2.   See Harris v. State, 137 S.W.3d 829 (Tex. App.—Waco 2004, order) (per curiam), disp. on merits, 160 S.W.3d 621 (Tex. App.—Waco 2005, pet. struck) (abatement to trial court for preparation and filing of corrected certification supported by the record).

3.   The certification also states, “[Hill] has waived the right of appeal on the issue of guilt.” While we strongly question whether Hill's waiver was limited to the issue of guilt, we need not decide that issue as Hill's waiver, under the facts of this case, is immaterial given that he did not have a right of appeal in the first place. Consequently, because there is nothing on the revised certification that indicates Hill has been given permission to appeal and because the additional language on the revised certification is not inconsistent with the accurate certification that this is plea-bargain case, the additional language does not affect the outcome of the case. We also note, for the record, that the supplemental clerk's record includes a letter from Hill's attorney to the Walker County District Clerk indicating that on May 16, 2017, counsel provided a copy of the revised certification of Hill's right of appeal to Hill and that Hill expressly declined to sign the revised certification.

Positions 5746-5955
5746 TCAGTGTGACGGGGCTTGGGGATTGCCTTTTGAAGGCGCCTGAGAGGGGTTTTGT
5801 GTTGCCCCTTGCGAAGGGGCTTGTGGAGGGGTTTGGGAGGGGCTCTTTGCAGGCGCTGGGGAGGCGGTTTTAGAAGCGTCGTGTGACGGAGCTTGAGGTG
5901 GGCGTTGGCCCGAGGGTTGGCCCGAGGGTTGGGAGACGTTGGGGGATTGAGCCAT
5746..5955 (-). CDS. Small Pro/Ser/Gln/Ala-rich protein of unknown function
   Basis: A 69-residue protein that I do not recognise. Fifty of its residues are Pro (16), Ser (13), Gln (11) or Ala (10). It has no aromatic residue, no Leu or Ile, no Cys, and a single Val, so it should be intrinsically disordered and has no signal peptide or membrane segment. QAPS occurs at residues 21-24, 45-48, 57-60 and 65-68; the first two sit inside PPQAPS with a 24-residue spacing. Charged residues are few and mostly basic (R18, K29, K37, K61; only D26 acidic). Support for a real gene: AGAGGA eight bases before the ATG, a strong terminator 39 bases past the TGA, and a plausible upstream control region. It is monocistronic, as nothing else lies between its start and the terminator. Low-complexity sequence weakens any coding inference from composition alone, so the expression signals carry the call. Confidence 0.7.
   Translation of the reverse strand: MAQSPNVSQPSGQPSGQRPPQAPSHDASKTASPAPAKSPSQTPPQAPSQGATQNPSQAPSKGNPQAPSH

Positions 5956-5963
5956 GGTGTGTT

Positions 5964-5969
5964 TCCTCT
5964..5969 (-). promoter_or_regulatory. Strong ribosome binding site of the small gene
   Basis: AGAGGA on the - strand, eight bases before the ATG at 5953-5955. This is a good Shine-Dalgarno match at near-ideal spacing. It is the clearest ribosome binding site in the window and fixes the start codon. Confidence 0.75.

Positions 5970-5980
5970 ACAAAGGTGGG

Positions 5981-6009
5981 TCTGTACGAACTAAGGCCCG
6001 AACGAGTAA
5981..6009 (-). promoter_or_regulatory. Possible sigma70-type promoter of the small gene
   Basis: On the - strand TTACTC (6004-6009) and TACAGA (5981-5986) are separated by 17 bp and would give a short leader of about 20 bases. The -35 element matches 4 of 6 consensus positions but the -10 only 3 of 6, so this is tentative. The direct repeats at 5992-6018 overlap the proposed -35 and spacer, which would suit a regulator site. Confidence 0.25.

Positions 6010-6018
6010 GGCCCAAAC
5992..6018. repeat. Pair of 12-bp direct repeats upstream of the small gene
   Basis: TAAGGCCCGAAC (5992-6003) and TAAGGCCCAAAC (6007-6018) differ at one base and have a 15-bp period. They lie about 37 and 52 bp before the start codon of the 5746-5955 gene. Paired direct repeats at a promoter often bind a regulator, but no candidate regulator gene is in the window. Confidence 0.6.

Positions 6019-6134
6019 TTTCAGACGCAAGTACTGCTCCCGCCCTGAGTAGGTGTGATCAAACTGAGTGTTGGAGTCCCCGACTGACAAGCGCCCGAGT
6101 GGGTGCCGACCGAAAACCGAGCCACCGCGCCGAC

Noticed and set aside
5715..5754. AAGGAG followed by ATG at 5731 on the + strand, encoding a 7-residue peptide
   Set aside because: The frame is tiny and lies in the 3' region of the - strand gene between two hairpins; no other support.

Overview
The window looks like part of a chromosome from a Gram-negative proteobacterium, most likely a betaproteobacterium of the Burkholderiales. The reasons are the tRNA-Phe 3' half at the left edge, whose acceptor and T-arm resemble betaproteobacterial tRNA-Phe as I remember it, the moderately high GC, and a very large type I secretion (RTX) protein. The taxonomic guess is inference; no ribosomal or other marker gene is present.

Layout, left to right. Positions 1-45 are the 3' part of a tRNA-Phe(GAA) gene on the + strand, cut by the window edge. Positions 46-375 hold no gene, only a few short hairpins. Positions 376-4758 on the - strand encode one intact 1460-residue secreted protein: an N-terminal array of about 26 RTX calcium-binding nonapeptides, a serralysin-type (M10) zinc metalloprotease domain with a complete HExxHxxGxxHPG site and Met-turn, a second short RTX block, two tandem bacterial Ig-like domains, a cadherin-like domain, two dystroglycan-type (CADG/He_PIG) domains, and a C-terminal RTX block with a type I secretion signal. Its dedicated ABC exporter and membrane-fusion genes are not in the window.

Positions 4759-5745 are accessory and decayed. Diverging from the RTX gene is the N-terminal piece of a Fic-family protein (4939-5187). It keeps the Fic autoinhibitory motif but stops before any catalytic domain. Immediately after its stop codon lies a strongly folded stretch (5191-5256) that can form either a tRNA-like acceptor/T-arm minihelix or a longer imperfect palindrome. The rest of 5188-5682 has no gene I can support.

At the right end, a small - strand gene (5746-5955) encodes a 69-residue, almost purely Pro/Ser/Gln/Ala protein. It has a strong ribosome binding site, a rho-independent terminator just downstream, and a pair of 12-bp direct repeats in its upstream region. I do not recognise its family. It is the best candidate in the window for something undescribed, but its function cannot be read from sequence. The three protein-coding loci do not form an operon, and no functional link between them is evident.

Bailey C. Moseley Justice